The Most Important Health Care Chart

A blog about business and economics.
Feb. 12 2013 9:49 AM

The Most Important Health Care Chart Nobody Is Talking About

1360680544897

Ex-Moneyboxer Annie Lowrey has a great piece in the New York Times about the sharp slowdown in the rate of health care spending increases, the potential impact of that on long-term budget balance, and the considerable uncertainty as to whether it makes sense to project the trend into the future. There's a lot of nuance to this, but the chart I have above is a data point that I think belongs in this discussion, even though you rarely hear about it.

It's a chart of construction spending in the health care sector. And I think it's an important indicator, not because health care construction spending is such a big deal on its own, but because it's the closest thing we have to a real-time forecast of what the future is going to look like. Spending money on health care construction projects today is an investment in the idea that health care spending volumes will be higher in five and ten years. The fact that we're in an era of construction spending that's flat in nominal terms (and thus declining in inflation-adjusted per capita terms) suggests pessimism on the part of health care providers about the idea that spending volumes will explode. What's unfortunate is that the data series only goes back about ten years, so we can't put this construction bust in any kind of historical context. Absent that context, it's at least possible that health care construction has historically been a super-cyclical boom-and-bust industry, and my chart here is totally meaningless. But I think it counts as evidence of a real market anticipation that the future of health care will not involve a continual upward spiral in spending.

Advertisement

Perhaps related, we all recall when IBM built a supercomputer named Watson that could win at Jeopardy! Well, Watson is now being used by health care providers as a resource for medical advice: "Over the past two years, IBM’s researchers have shrunk Watson from the size of a master bedroom to a pizza-box-sized server that can fit in any data center. And they improved its processing speed by 240 percent."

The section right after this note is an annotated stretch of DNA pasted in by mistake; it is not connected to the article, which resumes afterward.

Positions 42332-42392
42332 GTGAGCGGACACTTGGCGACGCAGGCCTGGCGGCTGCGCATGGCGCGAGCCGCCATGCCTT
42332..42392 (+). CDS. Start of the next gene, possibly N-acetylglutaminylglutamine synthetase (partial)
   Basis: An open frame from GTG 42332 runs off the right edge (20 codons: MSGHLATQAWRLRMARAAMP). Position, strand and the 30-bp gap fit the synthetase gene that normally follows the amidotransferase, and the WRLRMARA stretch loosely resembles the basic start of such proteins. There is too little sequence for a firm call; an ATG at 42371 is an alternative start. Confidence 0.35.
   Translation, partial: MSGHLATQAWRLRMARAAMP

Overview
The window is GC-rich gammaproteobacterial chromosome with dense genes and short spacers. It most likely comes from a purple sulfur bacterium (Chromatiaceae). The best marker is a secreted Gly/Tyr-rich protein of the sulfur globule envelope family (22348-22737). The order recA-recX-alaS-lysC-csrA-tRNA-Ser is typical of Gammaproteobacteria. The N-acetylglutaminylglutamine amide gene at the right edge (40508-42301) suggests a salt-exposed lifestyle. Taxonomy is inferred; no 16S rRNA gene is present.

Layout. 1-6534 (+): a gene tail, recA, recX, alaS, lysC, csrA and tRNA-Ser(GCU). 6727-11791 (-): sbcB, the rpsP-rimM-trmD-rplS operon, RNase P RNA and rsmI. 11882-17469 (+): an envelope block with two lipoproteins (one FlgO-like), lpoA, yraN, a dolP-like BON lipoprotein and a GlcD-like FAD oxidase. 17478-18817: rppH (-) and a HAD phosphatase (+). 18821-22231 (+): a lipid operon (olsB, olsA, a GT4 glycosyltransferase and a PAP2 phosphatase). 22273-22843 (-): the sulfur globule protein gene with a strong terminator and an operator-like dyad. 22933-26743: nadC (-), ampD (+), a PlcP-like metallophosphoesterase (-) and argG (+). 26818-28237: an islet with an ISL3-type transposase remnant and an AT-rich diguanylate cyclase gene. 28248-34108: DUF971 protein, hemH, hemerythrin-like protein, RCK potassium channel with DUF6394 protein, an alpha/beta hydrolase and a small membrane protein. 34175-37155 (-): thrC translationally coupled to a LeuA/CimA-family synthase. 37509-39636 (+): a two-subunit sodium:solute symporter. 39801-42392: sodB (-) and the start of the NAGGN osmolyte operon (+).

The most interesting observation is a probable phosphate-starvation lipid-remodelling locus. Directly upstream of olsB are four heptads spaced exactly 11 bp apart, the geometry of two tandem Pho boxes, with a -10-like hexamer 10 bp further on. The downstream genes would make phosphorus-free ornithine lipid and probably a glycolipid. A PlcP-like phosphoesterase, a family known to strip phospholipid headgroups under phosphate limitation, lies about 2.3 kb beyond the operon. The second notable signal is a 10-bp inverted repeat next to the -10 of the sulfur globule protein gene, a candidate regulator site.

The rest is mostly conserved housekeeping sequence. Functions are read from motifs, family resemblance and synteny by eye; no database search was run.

Matthew Yglesias is the executive editor of Vox and author of The Rent Is Too Damn High.

TODAY IN SLATE

History

The Self-Made Man

The story of America’s most pliable, pernicious, irrepressible myth.

The GOP Senate Candidate in Iowa Doesn’t Want Voters to Know Just How Conservative She Really Is

Does Your Child Have “Sluggish Cognitive Tempo”? Or Is That Just a Disorder Made Up to Scare You?

Naomi Klein Is Wrong

Multinational corporations are doing more than governments to halt climate change.

The Strange History of Wives Gazing at Their Husbands in Political Ads

Television

See Me

Transparent is the fall’s only great new show.

Doublex

Lena Dunham, the Book

More shtick than honesty in Not That Kind of Girl.

Rehtaeh Parsons Was the Most Famous Victim in Canada. Now, Journalists Can’t Even Say Her Name.

Parents, Get Your Teenage Daughters the IUD

The XX Factor
Sept. 30 2014 12:34 PM Parents, Get Your Teenage Daughters the IUD
Moneybox
Sept. 30 2014 12:04 PM John Hodgman on Why He Wore a Blue Dress to Impersonate Ayn Rand
  News & Politics
Politics
Sept. 30 2014 1:38 PM Mad About Modi
 Why the controversial Indian prime minister drew 19,000 cheering fans to Madison Square Garden.

  Business
Building a Better Workplace
Sept. 30 2014 1:16 PM You Deserve a Pre-cation The smartest job perk you’ve never heard of.
  Life
Education
Sept. 30 2014 1:48 PM Thrashed Florida State’s new president is underqualified and mistrusted. But here’s how he can turn it around.
  Double X
The XX Factor
Sept. 30 2014 12:34 PM Parents, Get Your Teenage Daughters the IUD
  Slate Plus
Slate Picks
Sept. 30 2014 11:42 AM Listen to Our September Music Roundup Hot tracks from a cooler month, exclusively for Slate Plus members.
  Arts
Brow Beat
Sept. 30 2014 12:42 PM How to Save Broken Mayonnaise
  Technology
Future Tense
Sept. 30 2014 11:55 AM The Justice Department Is Cracking Down on Sales of Spyware Used in Stalking
  Health & Science
Bad Astronomy
Sept. 30 2014 7:30 AM What Lurks Beneath the Methane Lakes of Titan?
  Sports
Sports Nut
Sept. 28 2014 8:30 PM NFL Players Die Young. Or Maybe They Live Long Lives. Why it’s so hard to pin down the effects of football on players’ lives.